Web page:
ATLANTA (Jan. 22, 2019) – Gary Frank, MD, MS, Chief Quality and Patient Safety Officer at Children’s Healthcare of Atlanta, has been selected to receive the 2019 Paul V. Miles (PVM) Fellowship Award from the American Board of Pediatrics (ABP). The award is given annually to an accomplished mid-career pediatrician dedicated to improving the quality of healthcare for children. Later this year, as part of the fellowship, Dr. Frank will visit the ABP offices and give grand rounds at the University of North Carolina and Duke University medical schools to discuss his work in quality and patient safety.
Dr. Frank developed the initiative One Is Not Zero at Children’s, engaging physicians and staff to work together to prevent errors that can harm children while they are in the hospital. One Is Not Zero investigates behaviors, systems and processes, finds areas for improvement, and facilitates open communication to help physicians and providers constructively learn from errors and identify problems before they lead to mistakes. The program is given credit with the entire Children’s system recent achievement of going more than a year without a serious safety event.
“Dr. Frank has developed practical and highly effective methods for improving the quality of care delivered by focusing on high reliability science and applying that to patient safety,” said Keith Mann, MD, MEd, ABP, Vice President of Continuing Certification at Children's. “Not only has he instituted these methods within his own healthcare system, but he is sharing this knowledge with others across the nation through publications and collaborative networks. We look forward to having him share his ideas with us.”
Dr. Frank was nominated by two of his colleagues, Daniel Salinas, MD, Chief Medical Officer at Children’s, and James Fortenberry, MD, Chief Physician Officer at Children’s and Professor of Pediatric Critical Care at Emory University School of Medicine. In their nomination letter, they state: “Dr. Frank’s leadership has had a profound impact on how we care for patients at Children’s, one of the largest pediatric healthcare systems in the country. ... His efforts have sparked tremendous improvements in numerous key metrics, including a marked decrease in hospital-associated conditions, most notably in central line-associated bloodstream infections, catheter-acquired urinary tract infections and surgical site infections. His continuous commitment to driving these results has come primarily from emphasizing that all quality is local.”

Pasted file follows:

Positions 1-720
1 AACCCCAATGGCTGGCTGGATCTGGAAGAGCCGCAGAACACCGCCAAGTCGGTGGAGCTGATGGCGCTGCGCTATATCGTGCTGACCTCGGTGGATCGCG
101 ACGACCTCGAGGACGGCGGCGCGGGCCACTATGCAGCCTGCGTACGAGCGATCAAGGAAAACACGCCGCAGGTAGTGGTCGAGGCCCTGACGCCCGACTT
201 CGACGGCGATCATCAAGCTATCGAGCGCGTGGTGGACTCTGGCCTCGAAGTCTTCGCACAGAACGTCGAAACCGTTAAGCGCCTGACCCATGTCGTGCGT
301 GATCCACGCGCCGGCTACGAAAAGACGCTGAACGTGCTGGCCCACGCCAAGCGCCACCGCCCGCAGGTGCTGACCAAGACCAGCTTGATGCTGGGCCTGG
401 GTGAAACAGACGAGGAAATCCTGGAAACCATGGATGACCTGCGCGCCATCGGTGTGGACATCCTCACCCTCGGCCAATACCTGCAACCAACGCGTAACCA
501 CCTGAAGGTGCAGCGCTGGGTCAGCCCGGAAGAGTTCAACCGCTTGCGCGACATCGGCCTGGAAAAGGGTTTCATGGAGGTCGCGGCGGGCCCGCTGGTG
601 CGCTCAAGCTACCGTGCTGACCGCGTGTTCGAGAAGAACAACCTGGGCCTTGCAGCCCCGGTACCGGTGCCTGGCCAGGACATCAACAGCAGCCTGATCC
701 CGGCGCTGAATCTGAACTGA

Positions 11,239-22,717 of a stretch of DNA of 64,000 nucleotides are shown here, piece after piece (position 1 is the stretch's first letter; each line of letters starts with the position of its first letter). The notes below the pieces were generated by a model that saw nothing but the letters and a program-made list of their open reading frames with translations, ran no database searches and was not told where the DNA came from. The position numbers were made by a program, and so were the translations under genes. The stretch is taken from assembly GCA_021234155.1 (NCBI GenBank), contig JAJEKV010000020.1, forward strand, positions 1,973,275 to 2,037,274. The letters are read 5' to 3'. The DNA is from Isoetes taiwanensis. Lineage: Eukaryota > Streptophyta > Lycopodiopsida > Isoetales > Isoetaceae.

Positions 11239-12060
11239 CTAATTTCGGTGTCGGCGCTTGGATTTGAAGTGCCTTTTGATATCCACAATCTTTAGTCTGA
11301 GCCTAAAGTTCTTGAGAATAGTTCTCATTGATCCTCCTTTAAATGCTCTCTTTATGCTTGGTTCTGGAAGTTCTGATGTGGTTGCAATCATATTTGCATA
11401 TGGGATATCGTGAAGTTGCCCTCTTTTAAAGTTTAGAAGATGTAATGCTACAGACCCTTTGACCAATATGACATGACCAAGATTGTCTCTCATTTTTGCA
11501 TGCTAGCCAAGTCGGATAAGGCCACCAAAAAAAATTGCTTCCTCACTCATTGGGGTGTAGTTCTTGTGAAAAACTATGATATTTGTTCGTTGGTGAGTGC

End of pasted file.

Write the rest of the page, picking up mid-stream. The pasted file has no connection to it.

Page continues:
Drs. Salinas and Fortenberry credit Dr. Frank with translating the healthcare system’s commitment to safety into practical tactics that have resulted in improved quality of care. Dr. Frank started a daily morning safety call across the system that helps quickly identify problems and risk points for the day. He also initiated weekly safety huddles to address specific issues and concerns to determine the nature of the problem and identify opportunities for improvement. “His emphasis on a culture of safety has been demonstrated by significant improvement in survey scores of our system employees, reflecting their understanding and embracing of the safety culture, a culture not focused on finding fault but on finding solutions,” his nominators wrote.
Dr. Frank is recognized nationally for his expertise in quality and safety. He served on the clinical steering committee of the Solutions for Patient Safety (SPS) Hospital Engagement Network, a leading national pediatric patient safety collaborative. He co-leads the SPS Pressure Injury workgroup and serves on the SPS Measurement Committee which helps assure accuracy and integrity of SPS data.
In more than 20 peer-reviewed manuscripts and chapters, as well as numerous abstracts he authored or co-authored, Dr. Frank has focused on improving the quality and safety of care for hospitalized patients. He is also the co-editor of three books on pediatric hospital medicine. In 2016, he was named to the Editorial Review Board of Pediatric Quality and Safety, and has been a reviewer for the journals Pediatrics, Hospital Pediatrics and Hospital Medicine.
His nominators praise his “mechanistic understanding of systems of care,” which they say may come from his training as an engineer. He earned a bachelor’s degree in engineering from Dartmouth College, then a master’s degree in engineering management from Stanford University before attending the University of Pennsylvania School of Medicine. He is certified in general pediatrics by the ABP and meets the requirements of Maintenance of Certification (MOC).
The Paul V. Miles Fellowship honors Dr. Miles’ years of service as Senior Vice President for Maintenance of Certification and Quality at ABP. PVM Fellows bring their experiences and insights to help focus and improve the ABP’s efforts to support pediatricians as they improve care for children.